There are less than four weeks to go until the Rule 4 Major League Baseball Draft. The Cubs select their first pick at #104. Sure, they can get a nice player at that spot, but how much is that player going to cost? The Cubs don’t have a first or second round pick as a result of signing Jason Heyward John Lackey, so they only have $2.2 million (closer to $2.3 with overages) to spend in their pool this year. That’s a pittance when compared to last year’s $7+ million and $9+ million in 2014.
I don’t think the Cubs are going into this draft with any specific target of who they might take at 104, though I’m sure they have an idea of the type of player they’d like to get. There’s still plenty of talent at that point in the draft, whether it’s a player slotted to be around the pick 104 area, a player the Cubs feel they might be reaching for a little bit, or a player who has fallen for a whatever reason. The latter category might be the most unique.
This past week, Baseball America released its top 200 prospects for the draft, Keith Law of ESPN released his top 50, and MLB Pipeline released their top 100. There’s a wild variation between the three as to who the top 10 are in order and all three evaluations are inconsistent throughout.
To me, the name that is most intriguing as far as the Cubs are concerned is Kyle Funkhouser out of the University of Louisville. Funkhouser has electric stuff with an MLB-ready three-pitch mix. His problems are his command and his own self-worth/evaluation. Funkhouser was selected last year by the Dodgers at number 35 but did not sign, which was probably a huge mistake. Now in the midst of a relatively disappointing senior season, Funkhouser has a few blemishes and no negotiation room.
Before the season began, Baseball America said the following:
The early reviews on Funkhouser this spring are overwhelmingly poor, with his fastball velocity down to 88-91 mph, his command graded as below average and his offspeed stuff lacking consistency. We ranked Funkhouser based on his track record, and previously glowing evaluations. If he can right the ship, he could move back up by the next time we rank players. If he doesn’t correct his issues, there’s no telling how far he might slide.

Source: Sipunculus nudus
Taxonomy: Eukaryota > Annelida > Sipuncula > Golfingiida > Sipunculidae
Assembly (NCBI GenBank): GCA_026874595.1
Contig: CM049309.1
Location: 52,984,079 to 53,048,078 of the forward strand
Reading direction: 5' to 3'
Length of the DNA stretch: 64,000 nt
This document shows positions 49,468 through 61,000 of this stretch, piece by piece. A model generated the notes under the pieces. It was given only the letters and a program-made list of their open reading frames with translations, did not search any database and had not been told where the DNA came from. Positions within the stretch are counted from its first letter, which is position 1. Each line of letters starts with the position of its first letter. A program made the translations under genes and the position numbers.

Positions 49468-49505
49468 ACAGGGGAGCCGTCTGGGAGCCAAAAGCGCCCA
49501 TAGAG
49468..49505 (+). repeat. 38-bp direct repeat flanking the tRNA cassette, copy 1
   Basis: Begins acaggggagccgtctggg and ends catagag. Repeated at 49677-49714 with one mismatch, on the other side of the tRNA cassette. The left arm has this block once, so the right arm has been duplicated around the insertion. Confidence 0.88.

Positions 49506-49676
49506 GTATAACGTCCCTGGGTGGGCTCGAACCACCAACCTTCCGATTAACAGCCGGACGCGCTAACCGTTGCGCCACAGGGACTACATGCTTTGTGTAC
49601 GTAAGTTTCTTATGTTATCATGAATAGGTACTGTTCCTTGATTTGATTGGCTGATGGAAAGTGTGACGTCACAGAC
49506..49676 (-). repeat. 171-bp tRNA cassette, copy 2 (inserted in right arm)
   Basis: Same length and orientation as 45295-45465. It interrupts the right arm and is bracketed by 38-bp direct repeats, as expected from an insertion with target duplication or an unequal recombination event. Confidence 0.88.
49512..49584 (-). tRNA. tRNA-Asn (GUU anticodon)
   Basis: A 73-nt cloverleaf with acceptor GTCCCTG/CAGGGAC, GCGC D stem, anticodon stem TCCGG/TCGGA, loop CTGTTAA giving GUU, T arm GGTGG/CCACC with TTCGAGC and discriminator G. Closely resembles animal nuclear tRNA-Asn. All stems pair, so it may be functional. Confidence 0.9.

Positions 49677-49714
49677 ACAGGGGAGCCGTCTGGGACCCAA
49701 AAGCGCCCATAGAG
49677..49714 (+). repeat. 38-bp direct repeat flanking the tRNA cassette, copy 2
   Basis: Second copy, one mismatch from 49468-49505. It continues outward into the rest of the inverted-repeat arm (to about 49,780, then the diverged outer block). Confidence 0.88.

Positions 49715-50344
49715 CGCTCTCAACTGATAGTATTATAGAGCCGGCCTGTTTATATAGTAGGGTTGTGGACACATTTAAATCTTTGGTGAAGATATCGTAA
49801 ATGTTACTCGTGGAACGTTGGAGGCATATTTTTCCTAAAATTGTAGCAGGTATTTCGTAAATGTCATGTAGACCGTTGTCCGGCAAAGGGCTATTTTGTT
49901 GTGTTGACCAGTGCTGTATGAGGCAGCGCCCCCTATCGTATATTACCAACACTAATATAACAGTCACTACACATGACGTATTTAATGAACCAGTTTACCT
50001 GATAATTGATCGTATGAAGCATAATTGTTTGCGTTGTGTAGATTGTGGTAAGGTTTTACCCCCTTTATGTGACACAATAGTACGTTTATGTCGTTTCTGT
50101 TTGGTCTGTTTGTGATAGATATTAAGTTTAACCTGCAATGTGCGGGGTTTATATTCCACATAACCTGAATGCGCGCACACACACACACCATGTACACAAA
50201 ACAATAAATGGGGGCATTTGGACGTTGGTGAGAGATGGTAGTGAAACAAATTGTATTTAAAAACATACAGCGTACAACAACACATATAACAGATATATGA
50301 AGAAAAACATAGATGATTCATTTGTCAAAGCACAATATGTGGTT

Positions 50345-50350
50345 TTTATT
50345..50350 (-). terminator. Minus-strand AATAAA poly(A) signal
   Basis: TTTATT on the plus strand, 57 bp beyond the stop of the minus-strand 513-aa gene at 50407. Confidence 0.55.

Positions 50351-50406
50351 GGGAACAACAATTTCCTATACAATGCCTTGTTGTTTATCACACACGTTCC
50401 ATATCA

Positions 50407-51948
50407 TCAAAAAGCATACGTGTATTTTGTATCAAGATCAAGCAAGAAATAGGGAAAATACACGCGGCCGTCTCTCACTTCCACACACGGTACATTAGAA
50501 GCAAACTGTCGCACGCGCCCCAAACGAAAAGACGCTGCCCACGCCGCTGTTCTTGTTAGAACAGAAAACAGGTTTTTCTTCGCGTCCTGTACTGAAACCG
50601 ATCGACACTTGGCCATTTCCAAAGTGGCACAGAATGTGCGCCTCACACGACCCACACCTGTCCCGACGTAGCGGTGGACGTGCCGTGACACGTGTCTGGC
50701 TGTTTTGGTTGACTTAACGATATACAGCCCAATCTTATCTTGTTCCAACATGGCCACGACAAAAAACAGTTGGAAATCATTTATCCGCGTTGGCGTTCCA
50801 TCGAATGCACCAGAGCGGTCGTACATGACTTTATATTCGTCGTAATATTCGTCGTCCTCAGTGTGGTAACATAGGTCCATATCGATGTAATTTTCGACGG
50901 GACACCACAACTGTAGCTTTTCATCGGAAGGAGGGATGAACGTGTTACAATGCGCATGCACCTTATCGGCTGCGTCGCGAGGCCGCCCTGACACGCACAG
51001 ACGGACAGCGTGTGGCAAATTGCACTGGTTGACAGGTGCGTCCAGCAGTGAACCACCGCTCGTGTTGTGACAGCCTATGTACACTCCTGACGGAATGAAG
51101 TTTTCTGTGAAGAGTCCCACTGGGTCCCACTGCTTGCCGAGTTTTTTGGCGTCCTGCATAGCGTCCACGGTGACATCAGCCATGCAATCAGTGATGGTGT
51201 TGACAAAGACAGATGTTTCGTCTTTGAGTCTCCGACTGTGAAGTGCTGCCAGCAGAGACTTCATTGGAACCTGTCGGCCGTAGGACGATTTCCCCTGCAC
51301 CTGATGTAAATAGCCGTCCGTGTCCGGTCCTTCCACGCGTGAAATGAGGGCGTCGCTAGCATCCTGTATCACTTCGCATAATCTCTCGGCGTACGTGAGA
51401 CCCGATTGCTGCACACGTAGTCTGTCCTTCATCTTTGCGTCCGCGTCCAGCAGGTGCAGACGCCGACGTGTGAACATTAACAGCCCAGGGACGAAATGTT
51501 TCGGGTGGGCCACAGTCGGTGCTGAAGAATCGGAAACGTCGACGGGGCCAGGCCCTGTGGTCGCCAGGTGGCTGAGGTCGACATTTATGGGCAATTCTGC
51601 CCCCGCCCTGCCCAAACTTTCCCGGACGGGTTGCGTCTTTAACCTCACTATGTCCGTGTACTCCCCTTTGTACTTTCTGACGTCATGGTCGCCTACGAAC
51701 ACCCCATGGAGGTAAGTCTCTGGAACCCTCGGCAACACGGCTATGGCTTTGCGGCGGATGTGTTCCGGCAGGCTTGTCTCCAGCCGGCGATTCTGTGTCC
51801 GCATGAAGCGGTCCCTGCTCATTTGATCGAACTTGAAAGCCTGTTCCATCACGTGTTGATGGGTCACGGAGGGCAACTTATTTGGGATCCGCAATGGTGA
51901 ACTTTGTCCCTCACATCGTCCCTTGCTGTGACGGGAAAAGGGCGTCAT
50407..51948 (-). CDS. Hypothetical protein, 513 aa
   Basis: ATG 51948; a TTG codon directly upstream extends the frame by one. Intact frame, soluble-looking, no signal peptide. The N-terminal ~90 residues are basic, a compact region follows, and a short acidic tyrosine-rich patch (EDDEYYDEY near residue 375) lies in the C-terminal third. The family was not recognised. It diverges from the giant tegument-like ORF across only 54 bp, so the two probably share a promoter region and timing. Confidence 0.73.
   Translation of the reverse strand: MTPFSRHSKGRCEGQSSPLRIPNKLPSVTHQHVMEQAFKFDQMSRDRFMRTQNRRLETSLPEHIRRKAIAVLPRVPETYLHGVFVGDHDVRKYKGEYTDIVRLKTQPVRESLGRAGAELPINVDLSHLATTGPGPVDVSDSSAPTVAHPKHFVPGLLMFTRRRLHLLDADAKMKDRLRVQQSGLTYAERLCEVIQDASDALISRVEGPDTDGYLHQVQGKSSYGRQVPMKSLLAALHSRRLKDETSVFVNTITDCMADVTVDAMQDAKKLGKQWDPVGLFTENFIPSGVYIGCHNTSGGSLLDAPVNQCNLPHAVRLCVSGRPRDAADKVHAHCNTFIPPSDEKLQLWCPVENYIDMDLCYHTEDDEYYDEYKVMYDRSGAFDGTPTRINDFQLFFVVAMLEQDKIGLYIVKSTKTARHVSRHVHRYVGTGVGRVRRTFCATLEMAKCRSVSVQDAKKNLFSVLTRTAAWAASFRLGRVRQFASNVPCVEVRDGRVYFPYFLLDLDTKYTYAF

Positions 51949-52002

In 69.1 innings over 12 starts, the Cardinal pitcher has struck out 70 and walked 40 while given up 60 hits. That comes to a WHIP of 1.44 – not very sexy. His ERA is currently at 4.54 and had been as high as 8.38.
Funkhouser is currently slated at #85 in Baseball America’s top 100 and is not ranked in either Law’s or Pipeline’s lists. If he falls all the way to 104, would the Cubs be able to get him and still have money to sign 37 other picks? I think the most the Cubs might be able spend on that initial pick is between $750,000 and $1 million. While that only leaves them $1.2 million for the rest of the draft, it guarantees them a pick possessed of talent but not guaranteed of success.
Funkhouser’s main issue has always been his command, though a drop in velocity this year from the mid 90’s is a concern. While he has pitched at the upper echelon of amateur baseball, including Team USA, he still has not thrown a single pitch as a professional. If the Cubs selected Funkhouser, he would slot right into the top 20 on most prospect lists. The key question, however, is whether he will make changes to become the pitcher everyone thought he could be going into the draft last summer
Funkhouser ranked as the top prospect on the U.S. collegiate national team last summer, topping the staff with 36 strikeouts in 28 1/3 innings. That capped a stellar sophomore season during which he tied for the NCAA Division I lead with 13 victories and helped Louisville reach its second straight College World Series.
Undrafted out of an Illinois high school in 2012 because of his commitment to the Cardinals, Funkhouser has a solid three-pitch mix that begins with a 92-96 mph fastball.
Both his slider and changeup show flashes of becoming plus offerings as well.
Funkhouser’s 6-foot-2, 218-pound frame is built for durability. There’s some effort to his delivery, though not enough to lead scouts to think he’ll wind up in the bullpen. His biggest need is to improve the consistency of his control and command.
That’s the description of the kind of pitcher the Cubs would want to select. They get first round talent in the third. However, it’s a huge risk. He literally would be a million-dollar gamble.
It would be interesting to see what kind of tweaks the Cubs would make to improve his command in addition his conditioning. I think at worst you could have a power reliever, at best you could have a number two or number three starter. That might be a risk the Cubs are willing to take.